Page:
How Is the Great Depression Related to "To Kill a Mockingbird"?
Set during the Great Depression, "To Kill a Mockingbird" depicts several families afflicted with crippling poverty, most notably the Cunninghams. This family is primarily characterized by their pride and willingness to work hard despite their financial difficulties.
One of the Cunninghams, Walter, is Scout's classmate who she inadvertently embarrasses in front of their teacher by pointing out that his family cannot afford to pack him a lunch for school. According to a website maintained by the English faculty of Melbourne High School, Scout later questions why Walter's father never pays Atticus but instead brings items like stove wood, turnip greens and hickory nuts to their door, learning that the Cunninghams are unable to pay with money but insist on repaying their debts regardless. The Cunninghams are also unable to allow their children to attend school, needing them to stay home to help earn some money. Atticus directly attributes their poverty to the Great Depression, noting that the crash most strongly affected farmers like the Cunninghams, and treats them with sympathy and respect.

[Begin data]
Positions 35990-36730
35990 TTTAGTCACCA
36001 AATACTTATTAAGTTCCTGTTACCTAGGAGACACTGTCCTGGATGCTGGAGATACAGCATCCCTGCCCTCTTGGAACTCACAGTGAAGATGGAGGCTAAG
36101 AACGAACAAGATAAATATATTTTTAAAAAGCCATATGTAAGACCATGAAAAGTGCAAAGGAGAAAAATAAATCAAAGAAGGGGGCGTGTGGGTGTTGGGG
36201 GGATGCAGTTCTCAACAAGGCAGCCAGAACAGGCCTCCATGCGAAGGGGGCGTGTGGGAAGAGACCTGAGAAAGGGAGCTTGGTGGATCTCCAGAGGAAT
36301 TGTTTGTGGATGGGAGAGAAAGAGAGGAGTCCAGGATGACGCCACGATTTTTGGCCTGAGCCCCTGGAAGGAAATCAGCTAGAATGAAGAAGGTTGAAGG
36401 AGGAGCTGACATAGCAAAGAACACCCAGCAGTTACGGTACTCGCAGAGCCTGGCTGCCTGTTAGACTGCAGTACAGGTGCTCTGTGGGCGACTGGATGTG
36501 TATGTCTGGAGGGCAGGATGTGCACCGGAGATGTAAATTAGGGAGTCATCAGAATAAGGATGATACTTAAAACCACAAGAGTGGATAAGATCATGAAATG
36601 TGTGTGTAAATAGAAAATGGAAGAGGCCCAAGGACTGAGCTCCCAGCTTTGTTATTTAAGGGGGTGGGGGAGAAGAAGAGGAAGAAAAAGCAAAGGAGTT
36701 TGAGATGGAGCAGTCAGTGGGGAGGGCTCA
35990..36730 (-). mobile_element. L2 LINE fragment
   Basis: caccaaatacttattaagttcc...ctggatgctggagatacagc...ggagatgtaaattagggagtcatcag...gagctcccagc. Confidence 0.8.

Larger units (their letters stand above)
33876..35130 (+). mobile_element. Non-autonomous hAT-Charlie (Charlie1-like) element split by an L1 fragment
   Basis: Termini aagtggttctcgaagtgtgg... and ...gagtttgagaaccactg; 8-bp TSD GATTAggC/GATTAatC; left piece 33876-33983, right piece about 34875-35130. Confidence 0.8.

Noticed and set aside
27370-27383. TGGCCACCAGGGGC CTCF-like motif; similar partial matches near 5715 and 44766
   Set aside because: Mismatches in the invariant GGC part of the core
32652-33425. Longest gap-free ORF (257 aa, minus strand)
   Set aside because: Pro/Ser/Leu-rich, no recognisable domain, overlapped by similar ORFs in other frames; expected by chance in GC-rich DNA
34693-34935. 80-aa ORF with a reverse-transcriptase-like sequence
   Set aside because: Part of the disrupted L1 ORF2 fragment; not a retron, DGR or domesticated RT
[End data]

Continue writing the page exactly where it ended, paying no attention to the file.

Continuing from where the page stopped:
Between 1930 and 1934, when the novel is set, over one million farmers lost their homes and livelihoods, while social workers in rural states reported malnourishment among schoolchildren with proportions as high as 90 percent. Theories abound on what caused the Great Depression, but economic historians emphasized the plummeting of farm prices and skyrocketing increase of interest owed as a trigger for the mass loan defaults that began the destabilization of rural economies.